Riccardo Chailly is a dynamic, and sometimes controversial, conductor known for his devotion to contemporary music, and for his attempts to modernize approaches to the traditional symphonic repertory. His many recordings for the Decca label include modern masterworks by Zemlinsky, Hindemith, and Schnittke, the symphonies of Gustav Mahler, and a number of operas.
The son of composer Luciano Chailly and a sometime rhythm and blues drummer, Chailly began his conducting career as Claudio Abbado's assistant at La Scala, cutting his teeth on the standard operatic literature. He attained considerable success as an opera conductor in his own right, making guest appearances at London's Covent Garden, the Metropolitan Opera, and numerous Italian and German houses; he also made several notable recordings, including an Andre Chénier with Luciano Pavarotti. Nevertheless, he decided to focus his energies on symphonic conducting instead, feeling that it offered a wider avenue for artistic exploration. To that end, he became the principle conductor of Berlin's Radio Symphony Orchestra in 1982, eventually leading them on their first North American tour in 1985; he was also the principal guest conductor of the London Philharmonic from 1982-1985.
In 1988, the newly rechristened Royal Concertgebouw Orchestra named the 35-year-old Chailly as its chief conductor and artistic director. This would prove to be the defining post of his career, and he would cut back on his touring and operatic engagements to make it the center of his artistic activities. The relationship with both the orchestra and its audience was rocky at first, marked by resentment toward his "modernistic" approach to the works of Bruckner, Mahler, and Brahms. (Among other things, Chailly moved the group away from its signature sound, and toward a more flexible palette of orchestral color, adaptable to the needs of each composer.) But after that adjustment, Chailly assumed a position of confident leadership over the group, maintaining its position as one of Europe's finest ensembles, but also establishing it as a source of innovation and fresh perspective. Chailly eventually left the Concertgebouw in 2004, where he was replaced by Mariss Jansons. In 2005, he assumed a new post with the Leipzig Gewandhaus Orchestra, and renewed his contact in 2008, to last until 2015.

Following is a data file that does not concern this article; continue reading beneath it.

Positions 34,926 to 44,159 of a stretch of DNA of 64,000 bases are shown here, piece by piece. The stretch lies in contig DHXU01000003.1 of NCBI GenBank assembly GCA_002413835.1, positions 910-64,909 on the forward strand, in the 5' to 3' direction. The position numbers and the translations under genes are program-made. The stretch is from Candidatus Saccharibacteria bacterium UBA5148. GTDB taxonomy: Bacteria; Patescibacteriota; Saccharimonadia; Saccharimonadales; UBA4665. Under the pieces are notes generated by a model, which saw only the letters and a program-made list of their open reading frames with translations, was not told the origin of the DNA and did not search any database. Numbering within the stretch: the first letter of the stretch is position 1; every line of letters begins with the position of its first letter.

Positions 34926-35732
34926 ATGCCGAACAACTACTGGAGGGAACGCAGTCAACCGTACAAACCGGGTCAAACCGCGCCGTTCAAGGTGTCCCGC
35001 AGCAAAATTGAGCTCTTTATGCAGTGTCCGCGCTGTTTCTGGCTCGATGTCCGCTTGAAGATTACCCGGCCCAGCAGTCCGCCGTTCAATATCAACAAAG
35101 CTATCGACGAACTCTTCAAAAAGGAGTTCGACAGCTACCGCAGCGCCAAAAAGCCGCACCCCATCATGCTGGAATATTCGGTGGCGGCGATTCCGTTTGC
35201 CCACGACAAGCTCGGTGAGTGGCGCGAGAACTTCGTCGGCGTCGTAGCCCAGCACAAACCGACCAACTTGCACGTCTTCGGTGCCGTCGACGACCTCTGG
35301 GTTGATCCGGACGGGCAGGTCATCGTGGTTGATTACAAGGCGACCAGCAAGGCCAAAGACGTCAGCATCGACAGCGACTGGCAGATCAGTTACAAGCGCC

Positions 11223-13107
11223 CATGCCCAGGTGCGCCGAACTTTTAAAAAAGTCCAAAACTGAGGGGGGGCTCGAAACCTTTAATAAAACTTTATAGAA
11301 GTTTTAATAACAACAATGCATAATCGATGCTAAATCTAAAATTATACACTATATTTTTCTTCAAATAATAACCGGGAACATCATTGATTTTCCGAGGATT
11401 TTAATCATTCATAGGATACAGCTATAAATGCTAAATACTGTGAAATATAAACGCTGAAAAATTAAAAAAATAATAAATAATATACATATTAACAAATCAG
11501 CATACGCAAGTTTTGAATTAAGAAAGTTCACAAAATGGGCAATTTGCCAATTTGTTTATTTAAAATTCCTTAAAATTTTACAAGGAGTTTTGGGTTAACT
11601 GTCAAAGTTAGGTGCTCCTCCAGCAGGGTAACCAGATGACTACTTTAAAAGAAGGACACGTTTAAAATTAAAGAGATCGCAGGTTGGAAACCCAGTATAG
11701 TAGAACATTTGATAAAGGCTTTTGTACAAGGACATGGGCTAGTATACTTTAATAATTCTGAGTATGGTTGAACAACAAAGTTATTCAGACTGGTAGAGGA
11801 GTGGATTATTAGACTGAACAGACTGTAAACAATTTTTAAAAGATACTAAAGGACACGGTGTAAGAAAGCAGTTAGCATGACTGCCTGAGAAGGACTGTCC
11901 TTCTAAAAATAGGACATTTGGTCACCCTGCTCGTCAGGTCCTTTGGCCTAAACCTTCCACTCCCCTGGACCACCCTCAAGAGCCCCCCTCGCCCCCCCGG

Chailly is a noted champion of Edgard Varèse and Alexander Zemlinsky, both of whom he feels have been under-appreciated. He also maintains an interest in the performance practice of the Baroque era, and in his performances of Bach's St. Matthew Passion he attempts to balance the sound of the modern orchestra with the style of the period. Still selectively active as an operatic conductor, Chailly has made several notable Rossini recordings, including La cenerentola, starring Cecilia Bartoli. Chailly has also assumed the leadership of the Orchestra symphonica Guiseppe Verdi, which is a professional Italian orchestra composed entirely of players between 18 and 25 years of age.